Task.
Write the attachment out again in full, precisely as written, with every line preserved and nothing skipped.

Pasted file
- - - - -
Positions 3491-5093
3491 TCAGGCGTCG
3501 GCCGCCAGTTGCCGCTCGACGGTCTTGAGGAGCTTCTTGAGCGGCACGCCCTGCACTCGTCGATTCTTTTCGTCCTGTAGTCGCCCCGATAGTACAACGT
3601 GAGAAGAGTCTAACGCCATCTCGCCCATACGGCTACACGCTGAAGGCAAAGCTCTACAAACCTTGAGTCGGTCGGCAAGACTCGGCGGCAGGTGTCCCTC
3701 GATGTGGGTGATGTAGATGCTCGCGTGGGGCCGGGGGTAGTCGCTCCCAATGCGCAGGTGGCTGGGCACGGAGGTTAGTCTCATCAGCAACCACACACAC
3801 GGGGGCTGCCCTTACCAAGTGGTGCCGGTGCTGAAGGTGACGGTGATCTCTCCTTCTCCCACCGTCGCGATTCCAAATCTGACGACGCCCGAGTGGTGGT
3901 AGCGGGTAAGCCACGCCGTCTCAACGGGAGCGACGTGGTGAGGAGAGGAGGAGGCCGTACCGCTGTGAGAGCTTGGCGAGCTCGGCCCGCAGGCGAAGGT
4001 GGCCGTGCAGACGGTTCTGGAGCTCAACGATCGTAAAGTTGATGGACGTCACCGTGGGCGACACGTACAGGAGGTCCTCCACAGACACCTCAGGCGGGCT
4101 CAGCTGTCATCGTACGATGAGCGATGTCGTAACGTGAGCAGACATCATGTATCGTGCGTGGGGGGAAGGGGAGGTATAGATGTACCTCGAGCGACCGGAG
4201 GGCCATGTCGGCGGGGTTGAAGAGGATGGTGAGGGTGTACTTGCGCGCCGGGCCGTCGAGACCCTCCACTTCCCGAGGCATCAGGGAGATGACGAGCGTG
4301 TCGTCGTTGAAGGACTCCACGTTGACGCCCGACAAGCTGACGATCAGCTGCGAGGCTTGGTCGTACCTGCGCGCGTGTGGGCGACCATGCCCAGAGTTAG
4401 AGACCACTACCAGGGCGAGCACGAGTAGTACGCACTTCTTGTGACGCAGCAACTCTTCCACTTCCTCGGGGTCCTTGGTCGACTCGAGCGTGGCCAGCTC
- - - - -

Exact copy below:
Positions 3491-5093
3491 TCAGGCGTCG
3501 GCCGCCAGTTGCCGCTCGACGGTCTTGAGGAGCTTCTTGAGCGGCACGCCCTGCACTCGTCGATTCTTTTCGTCCTGTAGTCGCCCCGATAGTACAACGT
3601 GAGAAGAGTCTAACGCCATCTCGCCCATACGGCTACACGCTGAAGGCAAAGCTCTACAAACCTTGAGTCGGTCGGCAAGACTCGGCGGCAGGTGTCCCTC
3701 GATGTGGGTGATGTAGATGCTCGCGTGGGGCCGGGGGTAGTCGCTCCCAATGCGCAGGTGGCTGGGCACGGAGGTTAGTCTCATCAGCAACCACACACAC
3801 GGGGGCTGCCCTTACCAAGTGGTGCCGGTGCTGAAGGTGACGGTGATCTCTCCTTCTCCCACCGTCGCGATTCCAAATCTGACGACGCCCGAGTGGTGGT
3901 AGCGGGTAAGCCACGCCGTCTCAACGGGAGCGACGTGGTGAGGAGAGGAGGAGGCCGTACCGCTGTGAGAGCTTGGCGAGCTCGGCCCGCAGGCGAAGGT
4001 GGCCGTGCAGACGGTTCTGGAGCTCAACGATCGTAAAGTTGATGGACGTCACCGTGGGCGACACGTACAGGAGGTCCTCCACAGACACCTCAGGCGGGCT
4101 CAGCTGTCATCGTACGATGAGCGATGTCGTAACGTGAGCAGACATCATGTATCGTGCGTGGGGGGAAGGGGAGGTATAGATGTACCTCGAGCGACCGGAG
4201 GGCCATGTCGGCGGGGTTGAAGAGGATGGTGAGGGTGTACTTGCGCGCCGGGCCGTCGAGACCCTCCACTTCCCGAGGCATCAGGGAGATGACGAGCGTG
4301 TCGTCGTTGAAGGACTCCACGTTGACGCCCGACAAGCTGACGATCAGCTGCGAGGCTTGGTCGTACCTGCGCGCGTGTGGGCGACCATGCCCAGAGTTAG
4401 AGACCACTACCAGGGCGAGCACGAGTAGTACGCACTTCTTGTGACGCAGCAACTCTTCCACTTCCTCGGGGTCCTTGGTCGACTCGAGCGTGGCCAGCTC